- Brenner M, Bochicchio G, Bochicchio K, Ilahi O, Rodriguez E,Henry S, et al. Long-term impact of damage control laparotomy: a prospective study. Arch Surg. 2011; 146(4):395-9. doi: 10.1001/ archsurg.2010.284
- Hatch QM, Osterhout LM, Podbielski J, Kozar RA, Wade CE, Holcomb JB, et al. Impact of closure at the first take back: complication burden and potential overutilization of damage control laparotomy. J Trauma. 2011; 71(6):1503-11. doi: 10.1097/TA.0b013e31823cd78d.
- Borgman MA, Spinella PC, Perkins JG, Grathwohl KW, Repine T, Beekley AC, et al. The ratio of blood products transfused affects mortality in patients receiving massive transfusions at a combat support hospital. J Trauma. 2007; 63(4):805-13.
- Beekley AC, Starnes BW, Sebesta JA. Lessons learned from modern military surgery. Surg Clin North Am. 2007; 87(1):157-84, vii.
- Huang Q, Zhao R, Yue C, Wang W, Zhao Y, Ren J, et al . Fluid volume overload negatively influences delayed primary facial closure in open abdomen management. J Surg Res. 2014; 187(1):122-7. doi: 10.1016/j.jss.2013.09.032.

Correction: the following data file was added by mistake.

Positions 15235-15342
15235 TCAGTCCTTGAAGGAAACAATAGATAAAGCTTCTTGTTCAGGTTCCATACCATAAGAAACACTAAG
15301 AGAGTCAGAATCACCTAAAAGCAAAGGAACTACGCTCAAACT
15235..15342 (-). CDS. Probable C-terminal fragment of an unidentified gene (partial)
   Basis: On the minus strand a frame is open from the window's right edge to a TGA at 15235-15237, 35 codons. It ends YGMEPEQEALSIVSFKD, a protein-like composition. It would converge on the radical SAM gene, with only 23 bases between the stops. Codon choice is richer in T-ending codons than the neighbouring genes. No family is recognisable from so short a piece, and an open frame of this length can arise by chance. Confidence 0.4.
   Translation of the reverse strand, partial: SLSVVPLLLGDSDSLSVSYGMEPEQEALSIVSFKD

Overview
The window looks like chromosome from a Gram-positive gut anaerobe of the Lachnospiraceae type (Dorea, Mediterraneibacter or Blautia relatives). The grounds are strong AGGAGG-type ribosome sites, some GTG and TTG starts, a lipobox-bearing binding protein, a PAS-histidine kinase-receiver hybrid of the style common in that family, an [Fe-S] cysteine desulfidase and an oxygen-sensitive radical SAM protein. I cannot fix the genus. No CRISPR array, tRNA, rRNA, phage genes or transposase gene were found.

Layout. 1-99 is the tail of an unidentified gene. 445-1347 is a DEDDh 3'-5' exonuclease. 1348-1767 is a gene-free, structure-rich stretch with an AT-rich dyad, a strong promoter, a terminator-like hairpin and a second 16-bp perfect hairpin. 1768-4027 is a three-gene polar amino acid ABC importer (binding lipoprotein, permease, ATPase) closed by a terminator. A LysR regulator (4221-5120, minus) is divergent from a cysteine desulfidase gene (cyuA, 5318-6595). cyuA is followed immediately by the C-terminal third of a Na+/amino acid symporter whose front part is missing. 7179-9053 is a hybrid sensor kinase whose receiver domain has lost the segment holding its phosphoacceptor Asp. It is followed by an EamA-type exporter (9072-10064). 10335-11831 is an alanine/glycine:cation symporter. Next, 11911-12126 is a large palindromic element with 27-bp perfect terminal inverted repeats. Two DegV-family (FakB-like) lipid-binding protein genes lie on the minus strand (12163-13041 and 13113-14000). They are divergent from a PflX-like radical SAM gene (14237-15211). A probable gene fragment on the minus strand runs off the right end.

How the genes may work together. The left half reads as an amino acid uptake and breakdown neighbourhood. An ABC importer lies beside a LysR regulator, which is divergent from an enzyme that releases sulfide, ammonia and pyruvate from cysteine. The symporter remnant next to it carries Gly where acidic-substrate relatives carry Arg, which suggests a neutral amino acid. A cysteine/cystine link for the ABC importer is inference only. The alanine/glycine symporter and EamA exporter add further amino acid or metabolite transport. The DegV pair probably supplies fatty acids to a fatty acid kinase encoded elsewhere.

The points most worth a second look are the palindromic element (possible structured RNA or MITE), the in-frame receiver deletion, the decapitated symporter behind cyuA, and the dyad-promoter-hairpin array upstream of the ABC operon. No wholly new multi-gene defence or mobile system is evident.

- Fox N, Crutchfield M, LaChant M, Ross SE, Seamon MJ. Early abdominal closure improves long-term outcomes after damage-control laparotomy. J Trauma Acute Care Surg. 2013; 75(5):854-8. doi: 10.1097/TA.0b013e3182a8fe6b.
- Higa G, Friese R, O'Keeffe T, Wynne J, Bowlby P, Ziemba M, et al. Damage control laparotomy: a vital tool once overused. J Trauma. 2010; 69(1):53-9. doi: 10.1097/TA.0b013e3181e293b4.
- Schuster KM, Davis KA, Lui FY, Maerz LL, Kaplan LJ. The status of massive transfusion protocols in United States trauma centers: massive transfusion or massive confusion?. Transfusion. 2010; 50(7):1545-51. doi: 10.1111/j.1537-2995.2010.02587.
- Valle EJ, Allen CJ, Van Haren RM, Jouria JM, Li H, Livingstone AS, Namias N, Schulman CI, Proctor KG. Do all trauma patients benefit from tranexamic acid? J Trauma Acute Care Surg. 2014; 76(6):1373-8. doi: 10.1097/TA.0000000000000242.
- Ausset S, Glassberg E, Nadler R, Sunde G, Cap AP, Hoffmann C, et al. Tranexamic acid as part of remote damage-control resuscitation in the prehospital setting: A critical appraisal of the medical literature and available alternatives. J Trauma Acute Care Surg. 2015; 78(6 Suppl 1):S70-5. doi: 10.1097/TA.0000000000000640.